Laminitis: The Australian Equine Laminitis Research Unit (AELRU)
within UQ-SVS has been a world leader in equine laminitis research since
the mid 1990s. The Unit’s work has led to changes in the clinical
approach and management of this important equine disease. Digital
hypothermia, a technique developed by AELRU, is now accepted and
practiced clinically world-wide as a preventative and first aid measure.
Bovine genetics: The Animal Genetics Laboratory’s (AGL)
successful development and commercialisation of an improved diagnostic
test for horn/poll status in Australian beef cattle is expected to
dramatically decrease the need for dehorning in northern Australia over
the next ten years, thereby improving this significant welfare issue.
Forensic genetics: The AGL assisted with a Qld Police investigation
into stock theft between 2009-2012, which resulted in a conviction. The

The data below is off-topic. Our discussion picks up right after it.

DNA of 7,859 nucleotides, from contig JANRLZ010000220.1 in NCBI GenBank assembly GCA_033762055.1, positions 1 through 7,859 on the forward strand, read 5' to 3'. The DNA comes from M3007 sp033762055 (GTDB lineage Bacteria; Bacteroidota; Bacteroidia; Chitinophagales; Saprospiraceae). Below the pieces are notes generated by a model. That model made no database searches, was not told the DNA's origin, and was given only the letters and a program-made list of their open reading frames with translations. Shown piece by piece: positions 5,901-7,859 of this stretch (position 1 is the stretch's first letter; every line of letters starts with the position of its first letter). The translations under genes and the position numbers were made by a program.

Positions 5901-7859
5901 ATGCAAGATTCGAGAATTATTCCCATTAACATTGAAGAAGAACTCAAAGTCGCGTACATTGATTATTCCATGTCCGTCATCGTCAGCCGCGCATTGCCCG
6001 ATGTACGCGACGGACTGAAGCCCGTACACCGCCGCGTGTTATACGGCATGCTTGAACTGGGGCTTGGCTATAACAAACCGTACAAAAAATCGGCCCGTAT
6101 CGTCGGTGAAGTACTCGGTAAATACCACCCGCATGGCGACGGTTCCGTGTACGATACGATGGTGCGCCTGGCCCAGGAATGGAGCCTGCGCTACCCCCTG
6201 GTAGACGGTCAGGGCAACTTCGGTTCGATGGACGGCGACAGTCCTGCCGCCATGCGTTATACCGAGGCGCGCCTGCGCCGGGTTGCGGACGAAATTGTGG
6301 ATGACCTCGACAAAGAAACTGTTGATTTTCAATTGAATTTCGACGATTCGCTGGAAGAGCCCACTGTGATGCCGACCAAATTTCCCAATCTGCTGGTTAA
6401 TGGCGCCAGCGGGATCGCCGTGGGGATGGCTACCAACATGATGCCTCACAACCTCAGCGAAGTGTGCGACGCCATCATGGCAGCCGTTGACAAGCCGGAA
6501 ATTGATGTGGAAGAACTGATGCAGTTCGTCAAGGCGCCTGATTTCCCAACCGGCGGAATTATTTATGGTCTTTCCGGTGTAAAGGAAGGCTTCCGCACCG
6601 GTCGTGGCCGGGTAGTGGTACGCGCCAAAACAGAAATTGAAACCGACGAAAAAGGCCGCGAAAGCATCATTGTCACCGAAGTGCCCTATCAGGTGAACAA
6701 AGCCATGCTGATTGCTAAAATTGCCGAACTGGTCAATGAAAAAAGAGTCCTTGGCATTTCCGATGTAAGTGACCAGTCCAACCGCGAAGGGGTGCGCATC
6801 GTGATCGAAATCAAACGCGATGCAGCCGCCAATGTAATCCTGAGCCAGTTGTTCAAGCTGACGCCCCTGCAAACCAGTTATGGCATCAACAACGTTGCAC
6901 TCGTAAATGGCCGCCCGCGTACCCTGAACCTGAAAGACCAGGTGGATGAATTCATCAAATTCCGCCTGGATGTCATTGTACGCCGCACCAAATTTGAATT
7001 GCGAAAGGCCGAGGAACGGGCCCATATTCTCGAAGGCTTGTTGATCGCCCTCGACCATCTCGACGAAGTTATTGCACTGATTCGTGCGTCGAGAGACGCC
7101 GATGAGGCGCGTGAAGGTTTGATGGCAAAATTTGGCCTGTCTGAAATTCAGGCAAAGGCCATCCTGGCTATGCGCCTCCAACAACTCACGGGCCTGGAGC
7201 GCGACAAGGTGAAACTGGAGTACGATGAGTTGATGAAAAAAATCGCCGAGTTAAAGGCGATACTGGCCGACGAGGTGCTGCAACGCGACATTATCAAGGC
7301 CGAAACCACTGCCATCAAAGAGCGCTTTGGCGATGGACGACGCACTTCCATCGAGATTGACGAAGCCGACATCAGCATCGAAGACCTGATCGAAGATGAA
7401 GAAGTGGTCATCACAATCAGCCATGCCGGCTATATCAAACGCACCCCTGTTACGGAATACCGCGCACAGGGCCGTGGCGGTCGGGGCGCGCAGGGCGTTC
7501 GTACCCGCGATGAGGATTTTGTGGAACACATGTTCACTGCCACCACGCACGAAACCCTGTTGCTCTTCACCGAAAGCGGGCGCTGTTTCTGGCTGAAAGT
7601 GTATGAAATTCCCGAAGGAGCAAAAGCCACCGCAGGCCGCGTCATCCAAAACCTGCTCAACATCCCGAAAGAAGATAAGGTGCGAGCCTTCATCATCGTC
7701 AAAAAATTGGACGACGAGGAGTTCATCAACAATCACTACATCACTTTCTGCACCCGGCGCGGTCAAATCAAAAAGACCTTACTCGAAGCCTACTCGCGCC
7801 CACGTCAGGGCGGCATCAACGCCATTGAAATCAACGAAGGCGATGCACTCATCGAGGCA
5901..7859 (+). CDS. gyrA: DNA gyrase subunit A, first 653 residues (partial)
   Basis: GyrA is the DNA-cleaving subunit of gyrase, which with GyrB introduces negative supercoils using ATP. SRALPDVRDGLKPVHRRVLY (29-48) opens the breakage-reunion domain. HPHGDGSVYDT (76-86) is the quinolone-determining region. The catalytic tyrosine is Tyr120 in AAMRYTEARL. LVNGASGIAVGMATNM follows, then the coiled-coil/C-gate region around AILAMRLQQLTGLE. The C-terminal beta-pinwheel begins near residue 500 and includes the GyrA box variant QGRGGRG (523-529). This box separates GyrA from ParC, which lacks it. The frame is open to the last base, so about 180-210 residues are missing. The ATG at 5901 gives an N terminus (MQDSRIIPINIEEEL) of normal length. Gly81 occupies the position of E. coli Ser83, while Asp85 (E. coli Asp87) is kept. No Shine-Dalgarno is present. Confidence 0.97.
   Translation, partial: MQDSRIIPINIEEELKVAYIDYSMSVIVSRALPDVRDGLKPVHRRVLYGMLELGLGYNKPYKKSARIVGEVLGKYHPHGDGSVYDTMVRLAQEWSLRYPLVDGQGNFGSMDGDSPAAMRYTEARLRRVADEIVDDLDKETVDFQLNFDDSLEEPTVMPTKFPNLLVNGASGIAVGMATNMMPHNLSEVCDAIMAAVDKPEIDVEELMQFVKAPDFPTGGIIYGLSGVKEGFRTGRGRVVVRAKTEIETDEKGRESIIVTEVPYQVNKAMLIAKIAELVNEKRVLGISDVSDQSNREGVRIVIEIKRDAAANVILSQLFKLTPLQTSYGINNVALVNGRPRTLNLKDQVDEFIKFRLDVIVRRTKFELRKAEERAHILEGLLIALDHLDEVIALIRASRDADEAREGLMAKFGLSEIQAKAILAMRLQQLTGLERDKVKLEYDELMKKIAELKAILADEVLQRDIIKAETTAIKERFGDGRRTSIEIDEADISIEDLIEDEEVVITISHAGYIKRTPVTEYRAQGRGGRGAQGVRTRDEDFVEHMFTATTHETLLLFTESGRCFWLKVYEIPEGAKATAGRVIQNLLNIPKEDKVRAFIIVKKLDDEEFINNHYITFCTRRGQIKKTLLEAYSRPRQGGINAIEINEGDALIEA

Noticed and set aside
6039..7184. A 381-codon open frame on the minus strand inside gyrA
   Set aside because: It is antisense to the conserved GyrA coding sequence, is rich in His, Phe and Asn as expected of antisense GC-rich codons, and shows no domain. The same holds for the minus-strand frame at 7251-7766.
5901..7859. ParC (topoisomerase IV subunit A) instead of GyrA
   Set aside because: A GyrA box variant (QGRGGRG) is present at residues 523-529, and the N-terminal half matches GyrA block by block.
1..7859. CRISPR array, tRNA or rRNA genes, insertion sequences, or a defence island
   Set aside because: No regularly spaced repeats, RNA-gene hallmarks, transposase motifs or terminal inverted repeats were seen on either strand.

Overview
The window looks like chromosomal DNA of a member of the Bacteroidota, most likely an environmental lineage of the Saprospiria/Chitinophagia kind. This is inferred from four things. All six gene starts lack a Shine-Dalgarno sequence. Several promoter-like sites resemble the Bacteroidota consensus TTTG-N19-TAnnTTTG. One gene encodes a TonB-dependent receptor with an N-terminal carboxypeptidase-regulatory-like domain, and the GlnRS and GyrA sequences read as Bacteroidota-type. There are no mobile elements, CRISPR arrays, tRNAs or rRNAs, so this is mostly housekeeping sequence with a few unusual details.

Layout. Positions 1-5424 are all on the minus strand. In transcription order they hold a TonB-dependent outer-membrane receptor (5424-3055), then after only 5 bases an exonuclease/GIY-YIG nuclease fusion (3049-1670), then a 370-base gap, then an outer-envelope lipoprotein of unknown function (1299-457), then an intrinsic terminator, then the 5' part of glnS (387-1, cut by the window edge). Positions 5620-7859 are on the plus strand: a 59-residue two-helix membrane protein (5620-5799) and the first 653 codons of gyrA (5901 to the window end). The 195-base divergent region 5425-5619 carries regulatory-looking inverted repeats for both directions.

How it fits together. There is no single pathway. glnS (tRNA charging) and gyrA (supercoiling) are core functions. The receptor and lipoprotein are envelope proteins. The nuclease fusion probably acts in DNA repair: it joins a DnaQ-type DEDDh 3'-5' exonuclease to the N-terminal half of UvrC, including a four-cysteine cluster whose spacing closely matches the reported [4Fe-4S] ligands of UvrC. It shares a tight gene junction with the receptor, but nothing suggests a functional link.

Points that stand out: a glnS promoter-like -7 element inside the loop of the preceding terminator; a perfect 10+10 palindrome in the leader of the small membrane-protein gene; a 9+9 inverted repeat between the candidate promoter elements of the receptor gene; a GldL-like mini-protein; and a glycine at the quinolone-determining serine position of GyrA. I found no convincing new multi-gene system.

lab was included as part of the investigation team which was awarded a
Queensland Police Service ‘Excellence in Policing Award’ (Silver).
Genetic disease tests: The AGL has assisted the development and
commercialisation of a test for the genetic disease Developmental
Duplication in Angus cattle. The test helps Angus breeders to identify
carriers of the mutation.
Viral diseases of poultry in
developing countries: The thermotolerant I-2 Newcastle Disease vaccine
developed at UQ has had substantial impacts in more than 50 countries
around the world through the prevention of devastating impacts of
Newcastle Disease on village chickens, food security and income of the
rural poor in these countries. The I-2 vaccine was selected as one of 5
vaccines in a major UK initiative “Vaccines for control of neglected
animal diseases” to combat significant animal diseases in Africa.